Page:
Razzle dazzle: Pamela Anderson returns to Chicago Broadway

IIf you interviewed an audience at New York’s Ambassador Theater on Saturday night, there’s a good chance many were there to see one person: Pamela Anderson, a 90s icon who had a moment this spring. The Playboy cover model who became the baby of Baywatch became the tabloid food not only on Broadway but also debuted on stage last month as Roxie Hart, the cunning killer in Bob Fosse’s burlesque play in Chicago, in eight weeks in a 25-year strong revival show.

The casting served as a tacit replica of Anderson’s re-marriage to Motley Crue idiot Tommy Lee, and a sex tape that was released without their permission, brought to the Hulu show Pam & Tommy. The eight-part limited series, released in March, stars Lily James as Anderson (with prosthetic breasts) and Sebastian Stan as Lee and reimagines stealing their sex tape as a history of gonzo pop culture, along with an animatronic penis and a fashionable feminist revision of Anderson’s Public Shame.

Anderson did not participate in the series, nor did she support her portrayal of what appeared to be a traumatic violation of her privacy. There was a lot of media about the annoying (in my opinion) lack of consent on the show and our common interest in redeeming ashamed women; sources expressed her displeasure, but Anderson said nothing. Instead, she returned to the spotlight for work, bending the bow of the redemption narrative in her own way. (Ticket sales jumped 9% during her first week.)

Pamela Anderson.
Photo: Dia Dipasupil / Getty Images

Chicago has a long history of casting, and with good reason. The role of Roxie Hart – a woman who shoots her lover and tries to take advantage of her famous criminal status – can accept such Broadway intruders as Ashlee Simpson, Brooke Shields and Erika Jayne from True Housewives because it is basically an misunderstood aspiration. The external context of celebrities only contributes to that. So much of Anderson’s greenness – she’s open to learning to sing and dance for the job – can be folded into the role of Roxie, a celebrity hungry for anyone dreaming of vaudeville fame. Anderson may not show much talent for singing (her voice is feathery and soft, sometimes hard to hear even in an orchestra) or dancing (good enough), but she has what she needs: frivolous self-awareness and excellent understanding winking at camp.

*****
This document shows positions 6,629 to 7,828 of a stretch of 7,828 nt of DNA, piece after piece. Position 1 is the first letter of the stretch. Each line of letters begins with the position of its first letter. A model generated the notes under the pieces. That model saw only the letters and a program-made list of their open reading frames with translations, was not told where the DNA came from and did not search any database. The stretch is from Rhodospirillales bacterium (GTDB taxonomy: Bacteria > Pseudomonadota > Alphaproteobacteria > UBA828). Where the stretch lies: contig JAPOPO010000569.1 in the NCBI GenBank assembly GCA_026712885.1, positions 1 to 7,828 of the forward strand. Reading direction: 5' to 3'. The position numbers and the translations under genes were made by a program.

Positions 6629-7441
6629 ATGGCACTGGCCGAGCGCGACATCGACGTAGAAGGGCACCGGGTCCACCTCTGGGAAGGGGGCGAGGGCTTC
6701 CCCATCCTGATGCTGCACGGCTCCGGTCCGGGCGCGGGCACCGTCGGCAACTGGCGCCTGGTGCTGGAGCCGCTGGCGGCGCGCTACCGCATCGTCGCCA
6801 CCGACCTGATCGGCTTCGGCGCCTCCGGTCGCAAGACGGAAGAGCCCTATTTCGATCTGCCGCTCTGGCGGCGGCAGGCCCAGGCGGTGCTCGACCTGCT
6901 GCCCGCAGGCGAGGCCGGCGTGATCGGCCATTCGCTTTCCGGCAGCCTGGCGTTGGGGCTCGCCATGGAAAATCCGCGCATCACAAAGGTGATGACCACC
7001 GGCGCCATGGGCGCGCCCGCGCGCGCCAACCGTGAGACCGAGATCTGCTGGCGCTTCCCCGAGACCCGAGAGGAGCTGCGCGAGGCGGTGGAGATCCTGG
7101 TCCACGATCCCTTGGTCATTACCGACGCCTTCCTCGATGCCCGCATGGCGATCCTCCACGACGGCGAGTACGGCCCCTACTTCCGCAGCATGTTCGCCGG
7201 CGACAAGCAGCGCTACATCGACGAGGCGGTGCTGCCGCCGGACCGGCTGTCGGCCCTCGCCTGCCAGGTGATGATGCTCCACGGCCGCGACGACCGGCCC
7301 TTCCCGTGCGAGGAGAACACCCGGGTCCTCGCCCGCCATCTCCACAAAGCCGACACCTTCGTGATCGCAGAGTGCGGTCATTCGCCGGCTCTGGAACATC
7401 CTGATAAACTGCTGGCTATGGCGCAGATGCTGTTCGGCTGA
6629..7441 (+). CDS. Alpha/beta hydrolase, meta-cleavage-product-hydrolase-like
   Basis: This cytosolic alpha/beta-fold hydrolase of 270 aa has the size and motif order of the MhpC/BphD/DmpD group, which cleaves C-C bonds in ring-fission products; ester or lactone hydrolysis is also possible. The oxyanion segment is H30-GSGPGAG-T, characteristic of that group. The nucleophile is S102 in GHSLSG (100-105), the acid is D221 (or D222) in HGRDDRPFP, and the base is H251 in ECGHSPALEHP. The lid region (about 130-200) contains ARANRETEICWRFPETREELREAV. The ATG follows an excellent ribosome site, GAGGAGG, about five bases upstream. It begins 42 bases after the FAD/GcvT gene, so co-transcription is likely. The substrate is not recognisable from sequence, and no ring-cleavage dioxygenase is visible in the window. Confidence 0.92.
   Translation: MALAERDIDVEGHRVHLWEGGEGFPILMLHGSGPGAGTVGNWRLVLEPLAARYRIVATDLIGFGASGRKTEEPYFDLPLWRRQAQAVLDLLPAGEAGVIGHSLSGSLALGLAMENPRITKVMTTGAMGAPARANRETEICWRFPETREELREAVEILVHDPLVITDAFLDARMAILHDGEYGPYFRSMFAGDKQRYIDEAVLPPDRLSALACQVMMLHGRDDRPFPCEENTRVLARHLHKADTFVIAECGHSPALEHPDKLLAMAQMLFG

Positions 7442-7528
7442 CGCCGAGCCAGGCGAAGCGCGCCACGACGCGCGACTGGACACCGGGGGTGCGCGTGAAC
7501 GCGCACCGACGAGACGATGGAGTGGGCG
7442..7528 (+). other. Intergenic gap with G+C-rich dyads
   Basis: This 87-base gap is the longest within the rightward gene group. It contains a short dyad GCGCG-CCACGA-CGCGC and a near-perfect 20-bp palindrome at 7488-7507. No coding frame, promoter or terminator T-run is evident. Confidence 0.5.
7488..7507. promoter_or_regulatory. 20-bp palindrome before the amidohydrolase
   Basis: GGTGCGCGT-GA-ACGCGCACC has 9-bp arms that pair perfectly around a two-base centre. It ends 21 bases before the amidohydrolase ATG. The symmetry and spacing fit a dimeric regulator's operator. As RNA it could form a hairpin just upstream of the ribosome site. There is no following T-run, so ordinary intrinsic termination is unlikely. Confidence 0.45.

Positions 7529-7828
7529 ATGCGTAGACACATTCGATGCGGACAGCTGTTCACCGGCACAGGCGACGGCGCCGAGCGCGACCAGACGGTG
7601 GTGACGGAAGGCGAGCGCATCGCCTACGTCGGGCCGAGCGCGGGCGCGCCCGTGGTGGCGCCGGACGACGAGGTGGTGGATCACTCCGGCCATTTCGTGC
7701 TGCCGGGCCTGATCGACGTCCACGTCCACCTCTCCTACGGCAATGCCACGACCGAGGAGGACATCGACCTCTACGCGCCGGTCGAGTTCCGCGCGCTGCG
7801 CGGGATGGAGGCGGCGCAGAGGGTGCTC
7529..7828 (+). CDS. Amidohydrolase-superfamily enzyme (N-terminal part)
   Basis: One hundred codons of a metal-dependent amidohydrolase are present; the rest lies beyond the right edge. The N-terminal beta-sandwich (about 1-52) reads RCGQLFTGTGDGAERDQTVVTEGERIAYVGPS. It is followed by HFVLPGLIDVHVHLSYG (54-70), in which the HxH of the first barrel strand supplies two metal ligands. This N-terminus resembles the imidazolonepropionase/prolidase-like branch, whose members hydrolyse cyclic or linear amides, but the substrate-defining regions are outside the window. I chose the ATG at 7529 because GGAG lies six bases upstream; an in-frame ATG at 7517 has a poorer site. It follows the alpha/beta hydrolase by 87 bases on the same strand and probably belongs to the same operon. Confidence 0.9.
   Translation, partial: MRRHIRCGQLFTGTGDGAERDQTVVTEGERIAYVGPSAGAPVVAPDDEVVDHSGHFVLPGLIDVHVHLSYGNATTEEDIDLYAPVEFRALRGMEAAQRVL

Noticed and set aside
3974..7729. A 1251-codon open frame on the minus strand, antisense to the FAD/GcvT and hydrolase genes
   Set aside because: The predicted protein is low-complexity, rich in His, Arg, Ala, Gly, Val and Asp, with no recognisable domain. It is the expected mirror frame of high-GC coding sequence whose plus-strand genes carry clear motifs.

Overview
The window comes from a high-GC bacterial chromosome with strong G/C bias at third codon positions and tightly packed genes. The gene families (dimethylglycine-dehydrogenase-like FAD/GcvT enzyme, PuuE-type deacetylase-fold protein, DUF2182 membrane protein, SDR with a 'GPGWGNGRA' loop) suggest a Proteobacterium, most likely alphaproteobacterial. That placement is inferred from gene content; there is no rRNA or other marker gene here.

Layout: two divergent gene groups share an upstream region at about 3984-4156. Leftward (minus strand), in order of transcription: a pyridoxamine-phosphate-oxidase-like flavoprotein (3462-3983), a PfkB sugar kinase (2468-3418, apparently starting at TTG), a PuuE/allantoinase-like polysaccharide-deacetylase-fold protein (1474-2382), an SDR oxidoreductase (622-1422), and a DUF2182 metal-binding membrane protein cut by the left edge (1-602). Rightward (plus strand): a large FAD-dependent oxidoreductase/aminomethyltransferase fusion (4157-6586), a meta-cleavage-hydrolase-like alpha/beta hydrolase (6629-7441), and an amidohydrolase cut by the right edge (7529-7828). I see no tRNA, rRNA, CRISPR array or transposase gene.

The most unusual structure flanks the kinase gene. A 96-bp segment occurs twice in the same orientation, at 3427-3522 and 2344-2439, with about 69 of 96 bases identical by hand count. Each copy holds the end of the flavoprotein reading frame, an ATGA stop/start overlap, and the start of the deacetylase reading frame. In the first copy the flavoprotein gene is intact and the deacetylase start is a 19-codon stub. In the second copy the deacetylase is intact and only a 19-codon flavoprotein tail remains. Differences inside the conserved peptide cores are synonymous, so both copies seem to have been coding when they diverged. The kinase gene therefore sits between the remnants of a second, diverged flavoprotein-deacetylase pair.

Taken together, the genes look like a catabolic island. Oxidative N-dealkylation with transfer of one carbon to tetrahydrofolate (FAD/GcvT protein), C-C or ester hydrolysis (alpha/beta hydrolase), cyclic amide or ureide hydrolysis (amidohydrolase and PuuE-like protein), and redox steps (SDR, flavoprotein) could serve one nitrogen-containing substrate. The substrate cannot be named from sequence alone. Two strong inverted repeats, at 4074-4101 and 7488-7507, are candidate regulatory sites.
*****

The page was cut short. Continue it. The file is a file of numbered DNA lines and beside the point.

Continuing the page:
With her gleaming side-cracked crack and exaggerated sneer — her face took on the most hyperbolic vaudeville cups like a wax puddy, and I mean it in a good way — Anderson seemed to be acting silly and making fun of his own image at the same time. Words like “I’m older than I ever intended to be” elicited laughter, while “I can still pretend to be my own” cheers. The huge wink she gave as she sang “What if the world slandered my name?” it could probably be seen from Times Square. (The audience, including me, laughed.)

It helps that Broadway veteran Lana Gordon bears the burden of singing the series as a star who has become the killer of Velma Kelly (and seems to enjoy sharing the spotlight with Anderson.) to simply make an effort. She may be new to Broadway, but here she works in a familiar area – fluttering eyelids, ruby ​​red lips, a bra that emphasizes the contrast between her most famous property and her tiny waist. Her Roxie Hart is a seductress, but one who puts herself on the show with a conscious view of the challenges of reputation and scandal, the balance of self-exploitation and potential opportunities. “The story and my life are so parallel,” she told Vogue in March while rehearsing. “I always say … 30 years of therapy or just one show on Broadway, then I’ll be fine.”

Since the release of Pam & Tommy, Anderson has promised to tell the “true story” of her life in upcoming memoirs and an authorized Netflix documentary. Until then, perhaps the best way to bring down what Vulture critic Kathryn VanArendonk called “the limits of the conspiracy to redeem women” is not to talk about it, but to just have a good time. In Chicago, Anderson seems to be doing it in front of an audience cheering for her – and so we had fun.

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